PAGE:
The work of New Zealand's saint-in-the-making, the venerable Suzanne Aubert, in Jerusalem - 62 kilometres inland along the windy, tar-sealed Whanganui river road - is not only well-documented, but visited as a destination by choice and not by chance.

Here in this isolated place called Hiruharama in 1883, this smart, energetic and faith-filled French woman set about breaking 50 acres into an orchard growing a variety of nuts, pipfruits and berries, developed medicines by combining Maori herbs with her own medical knowledge, established New Zealand's homegrown Catholic religious congregation called the Sisters of Compassion, took in babies and children of "little account" in her orphanage and wrote English to Maori texts and Maori to English texts.

What is not so well known is that she had much to do in early Whanganui which could also forge its own place in becoming a pilgrim's destination when Suzanne is finally named a Saint by the Catholic Church.

Last month, Whanganui mayor Hamish McDoull, councillor Josh Chandulal-Mackay and Palmerston North Diocese Bishop Charles Drennan joined 22 Associates of Suzanne Aubert - Te Hunga Whai i nga Akoranga a Suzanne - to participate in a first ever heritage trail visiting six significant places of interest and hearing why.


First location was the site of the original railway station between Ridgway Street and Maria Place where she arrived by train from Hawke's Bay on June 15, 1883. This 48-year-old stepped foot into a settlers town with a population of around 4000.

Jesse Munro, in her award-winning book The Story of Suzanne Aubert, sets the scene that awaited Suzanne.

"In spite of New Zealand's depression, Wanganui was a lively town supported by flourishing rural districts and a vigorous coastal export trade.

"There were the bustle, the crowds flocking in for the weekly livestock sale, the buggies, the horses, and the seven coasting steamers discharging and reloading at the wharf.

"The freezing industry was getting under way in Wellington and Wanganui was supplying it."

Although based in Jerusalem, she worked in this region for 16 years travelling often to town on business. She left for Wellington in 1899.

Majestic Square was next. Here once stood St Mary's Catholic Church, where Suzanne would have gone to mass, the presbytery and convent/school.

For the three weeks waiting to travel on to Jerusalem, it is most likely that she would have stayed with the Sisters of St Joseph, the Australian teaching order who had arrived in 1880.

Chavanne's Hotel was on the site of the old National Bank Building, and how wonderful it must have been for her to speak her own language with the French owners, Mr and Mrs Charles Chavanne, becoming good friends and having free accommodation.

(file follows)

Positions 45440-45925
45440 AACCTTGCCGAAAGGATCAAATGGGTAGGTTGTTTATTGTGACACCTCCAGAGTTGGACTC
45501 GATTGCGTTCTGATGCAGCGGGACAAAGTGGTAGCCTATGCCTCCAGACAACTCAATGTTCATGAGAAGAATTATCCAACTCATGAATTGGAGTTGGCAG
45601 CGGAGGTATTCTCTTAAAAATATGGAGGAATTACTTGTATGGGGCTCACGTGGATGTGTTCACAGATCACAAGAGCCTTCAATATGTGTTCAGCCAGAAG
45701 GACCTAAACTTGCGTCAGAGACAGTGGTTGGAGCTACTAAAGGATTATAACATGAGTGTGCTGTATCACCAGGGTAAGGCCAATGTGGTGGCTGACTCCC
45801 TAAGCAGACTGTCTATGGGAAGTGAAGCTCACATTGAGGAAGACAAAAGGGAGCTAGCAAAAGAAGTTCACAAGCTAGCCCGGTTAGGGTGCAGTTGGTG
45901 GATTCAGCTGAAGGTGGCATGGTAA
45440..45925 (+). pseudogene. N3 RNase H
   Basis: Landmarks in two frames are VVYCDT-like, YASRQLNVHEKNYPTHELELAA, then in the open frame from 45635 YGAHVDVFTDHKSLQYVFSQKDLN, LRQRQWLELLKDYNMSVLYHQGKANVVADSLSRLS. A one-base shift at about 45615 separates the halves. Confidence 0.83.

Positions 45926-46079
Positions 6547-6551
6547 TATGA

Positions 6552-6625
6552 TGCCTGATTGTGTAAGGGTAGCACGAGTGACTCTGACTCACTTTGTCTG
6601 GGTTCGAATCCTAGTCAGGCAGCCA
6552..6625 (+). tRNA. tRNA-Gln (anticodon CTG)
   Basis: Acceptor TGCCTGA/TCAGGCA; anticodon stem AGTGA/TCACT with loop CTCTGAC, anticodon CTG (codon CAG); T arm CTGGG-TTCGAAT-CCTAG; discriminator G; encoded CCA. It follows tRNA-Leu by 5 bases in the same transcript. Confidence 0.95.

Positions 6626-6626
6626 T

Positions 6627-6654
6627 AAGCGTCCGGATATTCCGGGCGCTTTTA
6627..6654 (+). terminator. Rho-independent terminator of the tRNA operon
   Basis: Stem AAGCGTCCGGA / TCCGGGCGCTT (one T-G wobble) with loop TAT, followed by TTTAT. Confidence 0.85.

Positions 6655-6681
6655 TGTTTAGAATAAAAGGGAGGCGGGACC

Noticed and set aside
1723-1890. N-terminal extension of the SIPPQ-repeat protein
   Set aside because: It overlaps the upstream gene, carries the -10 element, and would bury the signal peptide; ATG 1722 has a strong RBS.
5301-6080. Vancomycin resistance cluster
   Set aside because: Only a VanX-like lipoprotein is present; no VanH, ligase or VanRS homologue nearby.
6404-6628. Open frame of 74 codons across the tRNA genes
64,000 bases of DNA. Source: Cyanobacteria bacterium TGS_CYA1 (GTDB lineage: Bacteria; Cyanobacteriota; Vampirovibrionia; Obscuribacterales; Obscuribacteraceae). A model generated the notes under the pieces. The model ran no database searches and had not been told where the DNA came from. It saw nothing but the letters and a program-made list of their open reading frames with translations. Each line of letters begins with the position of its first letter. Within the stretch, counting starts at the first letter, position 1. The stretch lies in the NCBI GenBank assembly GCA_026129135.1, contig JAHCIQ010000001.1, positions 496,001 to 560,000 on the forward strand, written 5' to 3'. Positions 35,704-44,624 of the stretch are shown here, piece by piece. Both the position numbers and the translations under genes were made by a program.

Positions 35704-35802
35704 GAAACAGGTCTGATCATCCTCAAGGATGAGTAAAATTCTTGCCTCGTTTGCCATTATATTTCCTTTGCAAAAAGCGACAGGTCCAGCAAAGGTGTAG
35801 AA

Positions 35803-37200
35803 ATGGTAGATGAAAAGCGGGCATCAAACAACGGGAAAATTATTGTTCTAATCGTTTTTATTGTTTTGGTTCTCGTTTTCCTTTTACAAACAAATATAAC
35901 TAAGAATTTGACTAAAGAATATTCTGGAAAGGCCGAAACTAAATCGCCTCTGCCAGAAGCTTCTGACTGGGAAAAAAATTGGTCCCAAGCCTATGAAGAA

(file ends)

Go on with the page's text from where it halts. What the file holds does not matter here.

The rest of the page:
This very upmarket and stylish hotel with its handsome entranceway, unique octagon designed bar, internal fountain, noble staircase leading upstairs onto a spacious landing of wide passages and 22 large bedrooms, was noted as second to none along this coast.

Pakaitore/Moutoa Gardens was the third significant place. It was here that Suzanne, in May 1884, stayed in solidarity with Ngati Hau who had camped there for many months during the Native Land Court hearings.

Hatrick's Wharf was next where Australian-born Alexander Hatrick established a successful paddle steamer business in 1892.

By 1911 this once mayor had 12 large and 7 smaller vessels travelling beyond Jerusalem to Pipiriki and on to Taumarunui.

The Sisters had free passage. They had use of his carrier pigeons to send messages in an emergency and provided essential communication given there were no roads or telephone links.

The story was told of how Captain Kenny, after unloading his boat at Jerusalem, found a parcel left behind. Opening this out he found a baby inside with a label reading: "For Mother Aubert, at Jerusalem".

Suzanne's concentrated medicines stored in demijohns were also transported to Whanganui and then onto KP's in Wellington for manufacture.

The hospital was the fifth location in the trail.

It was explained how in 1904 John McMahon, one of the orphans from Jerusalem, was at death's door from an infection that was poisoning his system.

The medical superintendent sought permission from Suzanne to amputate the whole arm from his shoulder to save his life.

Fearing that he would take advantage of young John for a medical-type experiment, Suzanne took him against the authorities advice, returned him to Wellington where he was nursed to full health.

After receiving a good education, John worked for the government. But he recalled how, before leaving the hospital that day, Suzanne told the medical superintendent to take his own medicine and she would take "her boy".

Upokongaro was the last stop on the itinerary.

On July 14, 1883, Werahiko, Poma, Keremeneta, Reone, Wi Pauro, Materoa and other men of importance had travelled down from Hiruharama to take back with them two young Sisters of Joseph to revive the Maori mission and school.

Suzanne was to act as their aid and interpreter. Bishop Redwood from Wellington organised his timetable to farewell them on their new missionary foundation.

In an article in the pages of the Wanganui Chronicle reference was made to the fine weather with southerly winds. It would be a cold, three-day mid-winter journey.

Pope Francis announced on Sunday, December 4, 2016, that Suzanne had been named venerable. This brings the cause to another stage in its lengthy and complex path to be finally canonised as a saint.

While we wait for a miracle which is essential now to move into the next phase of the canonisation process, we should all be kind and respectful to those we encounter - just as Suzanne did.